Chicago-Area Kids Raise $100 for USO at Afternoon Lemonade Stand

Marty, Jimmy and Nora McNaughton and their lemonade stand.

Marty, Jimmy and Nora McNaughton and their lemonade stand.

When Erin McNaughton’s three children told her they wanted to start a lemonade stand this summer — with the proceeds going towards the USO — it was a proud parenting moment.

“It was all their own,” McNaughton said. “[You feel like] you’re doing a good job as a parent when they come up with an idea that’s going to help others.”

It started one morning in August when the children, who have an aunt and uncle that serve in the military, decided out of the blue to create a roadside lemonade stand to raise money for the USO.

“They’re around the military atmosphere and they like it and they see [why the military is important],” McNaughton said.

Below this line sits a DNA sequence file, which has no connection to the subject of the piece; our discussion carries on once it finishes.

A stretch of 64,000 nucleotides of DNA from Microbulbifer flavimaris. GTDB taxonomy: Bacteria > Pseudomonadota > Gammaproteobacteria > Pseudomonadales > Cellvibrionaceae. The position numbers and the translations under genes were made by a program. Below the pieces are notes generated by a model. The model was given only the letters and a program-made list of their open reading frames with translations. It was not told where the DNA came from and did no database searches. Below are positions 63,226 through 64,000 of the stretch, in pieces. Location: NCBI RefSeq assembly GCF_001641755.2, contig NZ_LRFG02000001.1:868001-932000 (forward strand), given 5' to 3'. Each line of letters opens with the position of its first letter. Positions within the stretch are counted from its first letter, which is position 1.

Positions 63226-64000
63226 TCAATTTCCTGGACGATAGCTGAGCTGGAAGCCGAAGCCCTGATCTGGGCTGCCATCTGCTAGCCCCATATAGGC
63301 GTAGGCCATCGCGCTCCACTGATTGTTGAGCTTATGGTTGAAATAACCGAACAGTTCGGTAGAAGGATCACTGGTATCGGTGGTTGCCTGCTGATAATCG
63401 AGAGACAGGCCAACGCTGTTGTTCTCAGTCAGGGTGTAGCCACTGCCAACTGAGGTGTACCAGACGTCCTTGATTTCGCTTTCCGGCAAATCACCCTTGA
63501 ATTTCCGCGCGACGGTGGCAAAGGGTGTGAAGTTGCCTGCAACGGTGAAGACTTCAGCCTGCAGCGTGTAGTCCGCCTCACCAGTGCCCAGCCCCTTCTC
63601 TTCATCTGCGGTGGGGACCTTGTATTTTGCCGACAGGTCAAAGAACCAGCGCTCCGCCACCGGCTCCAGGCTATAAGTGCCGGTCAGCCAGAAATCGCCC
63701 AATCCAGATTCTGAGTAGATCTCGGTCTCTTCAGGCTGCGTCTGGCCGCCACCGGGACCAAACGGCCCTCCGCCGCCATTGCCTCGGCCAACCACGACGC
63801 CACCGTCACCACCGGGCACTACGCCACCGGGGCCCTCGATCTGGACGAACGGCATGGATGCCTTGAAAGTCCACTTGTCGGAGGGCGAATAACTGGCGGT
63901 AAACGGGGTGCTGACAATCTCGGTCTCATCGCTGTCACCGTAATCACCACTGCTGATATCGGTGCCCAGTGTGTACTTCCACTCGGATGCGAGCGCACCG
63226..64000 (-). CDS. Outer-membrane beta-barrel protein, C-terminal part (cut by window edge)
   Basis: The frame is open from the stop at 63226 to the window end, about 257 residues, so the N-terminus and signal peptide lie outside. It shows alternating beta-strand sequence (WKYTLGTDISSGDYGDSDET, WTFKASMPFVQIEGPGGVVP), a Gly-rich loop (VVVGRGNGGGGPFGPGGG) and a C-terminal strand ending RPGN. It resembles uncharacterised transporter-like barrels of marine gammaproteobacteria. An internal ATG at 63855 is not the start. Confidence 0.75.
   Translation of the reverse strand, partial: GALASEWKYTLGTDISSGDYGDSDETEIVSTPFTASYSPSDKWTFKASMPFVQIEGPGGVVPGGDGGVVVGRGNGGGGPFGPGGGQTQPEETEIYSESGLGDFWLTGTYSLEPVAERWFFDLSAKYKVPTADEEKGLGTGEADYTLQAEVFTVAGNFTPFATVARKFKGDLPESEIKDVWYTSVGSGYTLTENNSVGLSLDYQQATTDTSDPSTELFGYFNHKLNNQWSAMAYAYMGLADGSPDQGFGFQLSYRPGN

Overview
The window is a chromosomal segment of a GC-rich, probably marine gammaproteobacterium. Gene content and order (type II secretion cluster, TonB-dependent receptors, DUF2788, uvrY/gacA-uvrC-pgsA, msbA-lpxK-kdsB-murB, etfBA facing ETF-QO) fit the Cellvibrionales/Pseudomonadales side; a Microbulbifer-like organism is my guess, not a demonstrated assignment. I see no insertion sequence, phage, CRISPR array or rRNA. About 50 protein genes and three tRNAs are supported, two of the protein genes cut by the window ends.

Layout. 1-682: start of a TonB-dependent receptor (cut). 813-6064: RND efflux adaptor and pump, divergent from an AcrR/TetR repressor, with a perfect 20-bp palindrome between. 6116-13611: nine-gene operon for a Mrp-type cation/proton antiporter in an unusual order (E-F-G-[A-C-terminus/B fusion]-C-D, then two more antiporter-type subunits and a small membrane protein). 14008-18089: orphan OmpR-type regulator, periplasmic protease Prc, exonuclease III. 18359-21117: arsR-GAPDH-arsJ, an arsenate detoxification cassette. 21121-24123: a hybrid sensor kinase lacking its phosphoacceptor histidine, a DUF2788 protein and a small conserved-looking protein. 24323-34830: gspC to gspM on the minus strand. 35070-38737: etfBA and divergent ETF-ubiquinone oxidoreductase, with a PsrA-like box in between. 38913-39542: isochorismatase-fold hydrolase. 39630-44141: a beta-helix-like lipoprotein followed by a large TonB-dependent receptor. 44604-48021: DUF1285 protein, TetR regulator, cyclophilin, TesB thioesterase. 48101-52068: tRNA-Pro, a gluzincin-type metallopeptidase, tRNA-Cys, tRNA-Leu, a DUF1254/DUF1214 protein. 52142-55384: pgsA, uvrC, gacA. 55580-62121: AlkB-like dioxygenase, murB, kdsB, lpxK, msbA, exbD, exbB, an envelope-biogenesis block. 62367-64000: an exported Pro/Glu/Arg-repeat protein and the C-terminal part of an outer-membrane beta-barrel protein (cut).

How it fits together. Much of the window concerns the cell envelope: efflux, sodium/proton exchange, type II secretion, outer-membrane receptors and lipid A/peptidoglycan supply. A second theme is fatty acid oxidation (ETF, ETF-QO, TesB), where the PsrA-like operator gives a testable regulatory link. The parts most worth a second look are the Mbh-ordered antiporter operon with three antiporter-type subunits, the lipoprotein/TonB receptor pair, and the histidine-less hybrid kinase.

After about an hour of sign drawing, lemonade making and organizing, the kids were out in front of their Chicago-area house ready for their first customer. McNaughton estimates between 20 to 30 people stopped by the stand to buy lemonade that afternoon, although the majority of customers paid much more than the 75-cent list price.

“They were handing over five dollars, 20 dollars,” McNaughton said. “We had a great turnout. It was so cute. ”

At the end of the day, the McNaughton children had raised roughly $100, which they hand-delivered to the USO of Illinois office in downtown Chicago.

“The creative initiative that these young patriots demonstrated is inspired,” USO of Illinois President and CEO Alison Ruble in an email. “Embracing the true meaning of Every Moment Counts, they have provided a poignant reminder of what it means to give back to those who serve our nation.”